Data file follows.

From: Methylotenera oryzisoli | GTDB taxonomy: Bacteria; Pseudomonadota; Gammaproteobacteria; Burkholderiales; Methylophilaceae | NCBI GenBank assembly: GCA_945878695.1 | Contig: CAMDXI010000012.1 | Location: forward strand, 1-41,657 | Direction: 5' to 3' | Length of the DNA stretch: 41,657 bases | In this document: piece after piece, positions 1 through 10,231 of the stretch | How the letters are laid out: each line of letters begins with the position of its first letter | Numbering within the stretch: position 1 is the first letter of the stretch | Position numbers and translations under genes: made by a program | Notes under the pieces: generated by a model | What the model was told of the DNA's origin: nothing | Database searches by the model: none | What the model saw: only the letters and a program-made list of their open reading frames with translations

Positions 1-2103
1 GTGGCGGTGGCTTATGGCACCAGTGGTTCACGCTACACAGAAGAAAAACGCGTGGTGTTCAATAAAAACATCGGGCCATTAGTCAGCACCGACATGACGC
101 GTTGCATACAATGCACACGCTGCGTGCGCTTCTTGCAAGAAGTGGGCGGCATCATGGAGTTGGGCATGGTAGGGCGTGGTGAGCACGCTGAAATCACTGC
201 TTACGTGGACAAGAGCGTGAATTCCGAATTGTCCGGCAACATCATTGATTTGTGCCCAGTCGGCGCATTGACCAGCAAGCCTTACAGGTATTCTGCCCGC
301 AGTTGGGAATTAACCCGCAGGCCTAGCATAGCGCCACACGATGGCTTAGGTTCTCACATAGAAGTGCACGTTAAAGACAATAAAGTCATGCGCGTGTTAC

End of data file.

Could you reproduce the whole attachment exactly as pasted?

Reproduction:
From: Methylotenera oryzisoli | GTDB taxonomy: Bacteria; Pseudomonadota; Gammaproteobacteria; Burkholderiales; Methylophilaceae | NCBI GenBank assembly: GCA_945878695.1 | Contig: CAMDXI010000012.1 | Location: forward strand, 1-41,657 | Direction: 5' to 3' | Length of the DNA stretch: 41,657 bases | In this document: piece after piece, positions 1 through 10,231 of the stretch | How the letters are laid out: each line of letters begins with the position of its first letter | Numbering within the stretch: position 1 is the first letter of the stretch | Position numbers and translations under genes: made by a program | Notes under the pieces: generated by a model | What the model was told of the DNA's origin: nothing | Database searches by the model: none | What the model saw: only the letters and a program-made list of their open reading frames with translations

Positions 1-2103
1 GTGGCGGTGGCTTATGGCACCAGTGGTTCACGCTACACAGAAGAAAAACGCGTGGTGTTCAATAAAAACATCGGGCCATTAGTCAGCACCGACATGACGC
101 GTTGCATACAATGCACACGCTGCGTGCGCTTCTTGCAAGAAGTGGGCGGCATCATGGAGTTGGGCATGGTAGGGCGTGGTGAGCACGCTGAAATCACTGC
201 TTACGTGGACAAGAGCGTGAATTCCGAATTGTCCGGCAACATCATTGATTTGTGCCCAGTCGGCGCATTGACCAGCAAGCCTTACAGGTATTCTGCCCGC
301 AGTTGGGAATTAACCCGCAGGCCTAGCATAGCGCCACACGATGGCTTAGGTTCTCACATAGAAGTGCACGTTAAAGACAATAAAGTCATGCGCGTGTTAC